Proximal Hamstring Tendinopathy
A real pain in the ass!
Proximal hamstring tendinopathy is pain felt in the tendon that attaches the hamstring to the sit bones. Often, people report pain during and after sitting, walking, and running. Sometimes, pain can move from the back of the thigh to the back of the knee.
It can be a result of over use or increasing training load too quickly. Or simply just weak tendons.
After an initial period of active rest - try to avoid complete rest as tendons do not like rest - gradual loading can begin. Tendons love loading. A Biokineticist or physio can be very helpful during your rehab to ensure steady progression. Stretching the tendon should be avoided as this will just increase pain and inflammation.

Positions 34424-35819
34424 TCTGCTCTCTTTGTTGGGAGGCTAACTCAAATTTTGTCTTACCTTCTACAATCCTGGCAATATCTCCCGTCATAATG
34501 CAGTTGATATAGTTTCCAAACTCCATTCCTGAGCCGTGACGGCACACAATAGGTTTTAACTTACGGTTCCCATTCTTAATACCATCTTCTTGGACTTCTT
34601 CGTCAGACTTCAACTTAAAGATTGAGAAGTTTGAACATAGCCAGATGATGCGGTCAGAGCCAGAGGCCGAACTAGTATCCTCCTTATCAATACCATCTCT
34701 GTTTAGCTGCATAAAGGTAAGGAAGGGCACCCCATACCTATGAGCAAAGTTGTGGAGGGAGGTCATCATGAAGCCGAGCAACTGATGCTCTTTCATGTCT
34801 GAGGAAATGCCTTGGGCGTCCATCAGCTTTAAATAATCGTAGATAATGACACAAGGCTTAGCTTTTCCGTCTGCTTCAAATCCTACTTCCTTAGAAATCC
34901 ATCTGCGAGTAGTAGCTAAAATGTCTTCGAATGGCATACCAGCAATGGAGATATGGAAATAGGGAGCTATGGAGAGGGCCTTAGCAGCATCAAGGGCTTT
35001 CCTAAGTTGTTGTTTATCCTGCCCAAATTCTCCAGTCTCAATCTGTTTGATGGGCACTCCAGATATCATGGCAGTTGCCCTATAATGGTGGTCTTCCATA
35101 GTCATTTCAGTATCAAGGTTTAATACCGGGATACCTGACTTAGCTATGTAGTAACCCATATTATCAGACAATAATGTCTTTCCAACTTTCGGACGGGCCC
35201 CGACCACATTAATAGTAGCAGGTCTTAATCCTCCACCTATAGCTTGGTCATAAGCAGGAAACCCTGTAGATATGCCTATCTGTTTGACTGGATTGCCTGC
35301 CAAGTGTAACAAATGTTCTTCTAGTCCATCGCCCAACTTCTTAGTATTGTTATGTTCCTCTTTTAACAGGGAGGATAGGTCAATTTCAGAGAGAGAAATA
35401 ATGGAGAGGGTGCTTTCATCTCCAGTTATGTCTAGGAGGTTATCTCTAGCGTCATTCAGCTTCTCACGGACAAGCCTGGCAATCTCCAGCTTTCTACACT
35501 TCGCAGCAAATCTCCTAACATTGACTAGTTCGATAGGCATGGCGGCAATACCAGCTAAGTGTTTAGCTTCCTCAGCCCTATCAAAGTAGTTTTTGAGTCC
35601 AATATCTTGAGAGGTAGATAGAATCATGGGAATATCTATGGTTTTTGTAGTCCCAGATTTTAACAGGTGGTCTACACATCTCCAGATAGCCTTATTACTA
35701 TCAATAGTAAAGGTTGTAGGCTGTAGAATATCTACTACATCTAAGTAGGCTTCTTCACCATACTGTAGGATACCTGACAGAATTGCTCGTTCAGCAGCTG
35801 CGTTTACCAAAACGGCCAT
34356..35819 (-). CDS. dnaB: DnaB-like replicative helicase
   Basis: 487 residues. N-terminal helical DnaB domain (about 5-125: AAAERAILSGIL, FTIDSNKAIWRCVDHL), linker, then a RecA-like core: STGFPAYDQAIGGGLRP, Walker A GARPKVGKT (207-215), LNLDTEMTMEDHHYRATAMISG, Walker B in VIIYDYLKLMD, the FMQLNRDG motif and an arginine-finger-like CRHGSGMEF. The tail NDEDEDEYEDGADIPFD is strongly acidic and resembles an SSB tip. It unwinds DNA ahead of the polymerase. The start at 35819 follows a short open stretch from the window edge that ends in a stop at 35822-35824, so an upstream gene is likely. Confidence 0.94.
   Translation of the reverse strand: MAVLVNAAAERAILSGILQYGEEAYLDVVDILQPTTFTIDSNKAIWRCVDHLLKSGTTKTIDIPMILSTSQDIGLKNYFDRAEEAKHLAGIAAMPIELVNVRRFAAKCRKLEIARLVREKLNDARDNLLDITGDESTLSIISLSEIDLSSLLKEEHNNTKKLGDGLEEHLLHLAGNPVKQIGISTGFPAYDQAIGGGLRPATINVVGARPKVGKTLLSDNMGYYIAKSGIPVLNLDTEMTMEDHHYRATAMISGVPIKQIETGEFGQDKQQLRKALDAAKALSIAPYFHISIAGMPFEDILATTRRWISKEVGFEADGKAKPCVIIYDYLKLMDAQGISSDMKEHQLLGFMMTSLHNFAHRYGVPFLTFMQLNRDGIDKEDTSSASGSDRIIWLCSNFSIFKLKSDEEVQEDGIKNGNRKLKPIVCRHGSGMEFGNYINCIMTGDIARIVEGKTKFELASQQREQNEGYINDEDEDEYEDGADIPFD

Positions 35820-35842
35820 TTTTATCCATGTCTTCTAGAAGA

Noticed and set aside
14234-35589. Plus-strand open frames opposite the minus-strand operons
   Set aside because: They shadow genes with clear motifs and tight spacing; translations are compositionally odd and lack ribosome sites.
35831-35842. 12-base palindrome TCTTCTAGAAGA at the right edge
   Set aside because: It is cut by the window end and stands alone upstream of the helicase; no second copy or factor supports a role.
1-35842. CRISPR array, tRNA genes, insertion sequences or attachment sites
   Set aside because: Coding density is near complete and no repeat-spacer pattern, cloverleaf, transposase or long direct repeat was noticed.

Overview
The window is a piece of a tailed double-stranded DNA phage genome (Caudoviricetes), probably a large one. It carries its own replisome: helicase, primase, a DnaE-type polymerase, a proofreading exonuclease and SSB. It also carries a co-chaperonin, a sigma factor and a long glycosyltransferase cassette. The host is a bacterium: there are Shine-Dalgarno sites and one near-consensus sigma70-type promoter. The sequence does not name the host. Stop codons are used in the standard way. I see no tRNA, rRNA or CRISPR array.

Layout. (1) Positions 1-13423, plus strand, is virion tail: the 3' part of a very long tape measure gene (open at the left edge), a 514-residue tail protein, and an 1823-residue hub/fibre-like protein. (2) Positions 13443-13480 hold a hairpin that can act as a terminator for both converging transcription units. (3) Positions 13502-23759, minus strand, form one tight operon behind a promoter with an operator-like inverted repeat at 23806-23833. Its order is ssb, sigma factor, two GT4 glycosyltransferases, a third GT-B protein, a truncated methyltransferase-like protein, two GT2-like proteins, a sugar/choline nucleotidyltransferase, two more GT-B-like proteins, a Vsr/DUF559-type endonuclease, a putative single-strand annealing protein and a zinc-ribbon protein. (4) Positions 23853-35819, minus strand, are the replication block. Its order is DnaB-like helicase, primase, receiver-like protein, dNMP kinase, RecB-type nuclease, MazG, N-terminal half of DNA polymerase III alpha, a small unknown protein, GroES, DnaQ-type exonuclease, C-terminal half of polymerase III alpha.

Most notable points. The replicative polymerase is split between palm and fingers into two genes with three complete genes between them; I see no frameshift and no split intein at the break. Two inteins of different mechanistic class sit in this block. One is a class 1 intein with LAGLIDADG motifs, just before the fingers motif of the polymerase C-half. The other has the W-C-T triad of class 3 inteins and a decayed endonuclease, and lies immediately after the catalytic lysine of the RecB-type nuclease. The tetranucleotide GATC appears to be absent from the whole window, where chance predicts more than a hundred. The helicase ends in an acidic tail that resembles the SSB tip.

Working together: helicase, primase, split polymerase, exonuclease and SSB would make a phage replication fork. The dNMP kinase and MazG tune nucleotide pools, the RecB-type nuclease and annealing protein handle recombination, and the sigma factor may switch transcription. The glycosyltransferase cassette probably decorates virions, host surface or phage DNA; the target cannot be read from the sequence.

Pain can be managed by the use of cushions; try not to sit on any hard surfaces. Use a small rolled up towel or cushion when driving to take pressure off your sit bone/tendon/nerve. Neural flossing can help if you experience nerve pain.
Shockwave therapy and EMTT have also been successfully used to treat tendinopathies.
Recovery can take from 4 weeks to 6 months!- patience and rehab dedication are key.
Apparently high hamstring tendinopathy is becoming quite common in female endurance athletes over 40 and quite a lot of research is being done on it.